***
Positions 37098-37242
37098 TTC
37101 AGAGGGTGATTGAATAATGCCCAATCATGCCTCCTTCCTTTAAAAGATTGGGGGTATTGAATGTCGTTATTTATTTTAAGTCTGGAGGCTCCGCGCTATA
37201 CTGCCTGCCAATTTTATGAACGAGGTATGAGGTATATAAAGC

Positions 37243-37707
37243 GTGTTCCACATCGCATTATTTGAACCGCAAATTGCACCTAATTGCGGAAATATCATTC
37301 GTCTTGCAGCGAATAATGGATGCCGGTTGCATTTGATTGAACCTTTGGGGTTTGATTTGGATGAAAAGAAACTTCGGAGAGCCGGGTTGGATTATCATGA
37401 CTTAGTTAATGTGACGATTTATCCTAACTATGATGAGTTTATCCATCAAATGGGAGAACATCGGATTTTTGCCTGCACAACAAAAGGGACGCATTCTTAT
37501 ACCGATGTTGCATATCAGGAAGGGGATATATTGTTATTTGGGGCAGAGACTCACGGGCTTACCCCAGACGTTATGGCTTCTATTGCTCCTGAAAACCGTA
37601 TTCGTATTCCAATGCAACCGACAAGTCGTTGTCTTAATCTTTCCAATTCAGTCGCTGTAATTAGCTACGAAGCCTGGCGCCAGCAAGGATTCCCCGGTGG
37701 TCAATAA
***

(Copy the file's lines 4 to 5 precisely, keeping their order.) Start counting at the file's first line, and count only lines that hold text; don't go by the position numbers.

37201 CTGCCTGCCAATTTTATGAACGAGGTATGAGGTATATAAAGC

Positions 37243-37707